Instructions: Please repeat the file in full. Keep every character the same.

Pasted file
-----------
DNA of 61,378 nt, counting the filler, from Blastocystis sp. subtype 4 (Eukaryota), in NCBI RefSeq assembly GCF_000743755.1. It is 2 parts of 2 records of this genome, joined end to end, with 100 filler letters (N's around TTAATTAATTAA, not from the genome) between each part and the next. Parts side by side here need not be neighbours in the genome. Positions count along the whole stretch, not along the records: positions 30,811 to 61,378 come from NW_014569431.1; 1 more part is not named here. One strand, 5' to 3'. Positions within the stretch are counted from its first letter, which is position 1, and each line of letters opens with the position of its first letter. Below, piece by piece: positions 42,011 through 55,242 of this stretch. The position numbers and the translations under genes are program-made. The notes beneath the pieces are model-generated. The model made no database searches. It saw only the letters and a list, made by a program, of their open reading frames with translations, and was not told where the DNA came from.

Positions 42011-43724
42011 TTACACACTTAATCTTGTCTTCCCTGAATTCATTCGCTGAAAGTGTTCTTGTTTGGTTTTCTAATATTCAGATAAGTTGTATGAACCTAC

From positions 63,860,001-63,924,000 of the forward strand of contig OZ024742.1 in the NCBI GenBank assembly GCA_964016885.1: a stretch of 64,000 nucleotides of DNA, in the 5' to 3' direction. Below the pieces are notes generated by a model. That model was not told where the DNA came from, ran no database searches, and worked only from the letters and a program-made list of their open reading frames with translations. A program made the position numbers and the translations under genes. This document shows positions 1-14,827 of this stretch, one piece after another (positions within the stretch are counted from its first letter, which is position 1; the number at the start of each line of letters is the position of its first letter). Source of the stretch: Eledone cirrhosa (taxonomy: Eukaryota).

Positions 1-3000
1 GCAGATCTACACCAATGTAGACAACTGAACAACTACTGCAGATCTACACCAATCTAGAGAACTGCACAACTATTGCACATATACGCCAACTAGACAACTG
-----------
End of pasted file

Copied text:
DNA of 61,378 nt, counting the filler, from Blastocystis sp. subtype 4 (Eukaryota), in NCBI RefSeq assembly GCF_000743755.1. It is 2 parts of 2 records of this genome, joined end to end, with 100 filler letters (N's around TTAATTAATTAA, not from the genome) between each part and the next. Parts side by side here need not be neighbours in the genome. Positions count along the whole stretch, not along the records: positions 30,811 to 61,378 come from NW_014569431.1; 1 more part is not named here. One strand, 5' to 3'. Positions within the stretch are counted from its first letter, which is position 1, and each line of letters opens with the position of its first letter. Below, piece by piece: positions 42,011 through 55,242 of this stretch. The position numbers and the translations under genes are program-made. The notes beneath the pieces are model-generated. The model made no database searches. It saw only the letters and a list, made by a program, of their open reading frames with translations, and was not told where the DNA came from.

Positions 42011-43724
42011 TTACACACTTAATCTTGTCTTCCCTGAATTCATTCGCTGAAAGTGTTCTTGTTTGGTTTTCTAATATTCAGATAAGTTGTATGAACCTAC

From positions 63,860,001-63,924,000 of the forward strand of contig OZ024742.1 in the NCBI GenBank assembly GCA_964016885.1: a stretch of 64,000 nucleotides of DNA, in the 5' to 3' direction. Below the pieces are notes generated by a model. That model was not told where the DNA came from, ran no database searches, and worked only from the letters and a program-made list of their open reading frames with translations. A program made the position numbers and the translations under genes. This document shows positions 1-14,827 of this stretch, one piece after another (positions within the stretch are counted from its first letter, which is position 1; the number at the start of each line of letters is the position of its first letter). Source of the stretch: Eledone cirrhosa (taxonomy: Eukaryota).

Positions 1-3000
1 GCAGATCTACACCAATGTAGACAACTGAACAACTACTGCAGATCTACACCAATCTAGAGAACTGCACAACTATTGCACATATACGCCAACTAGACAACTG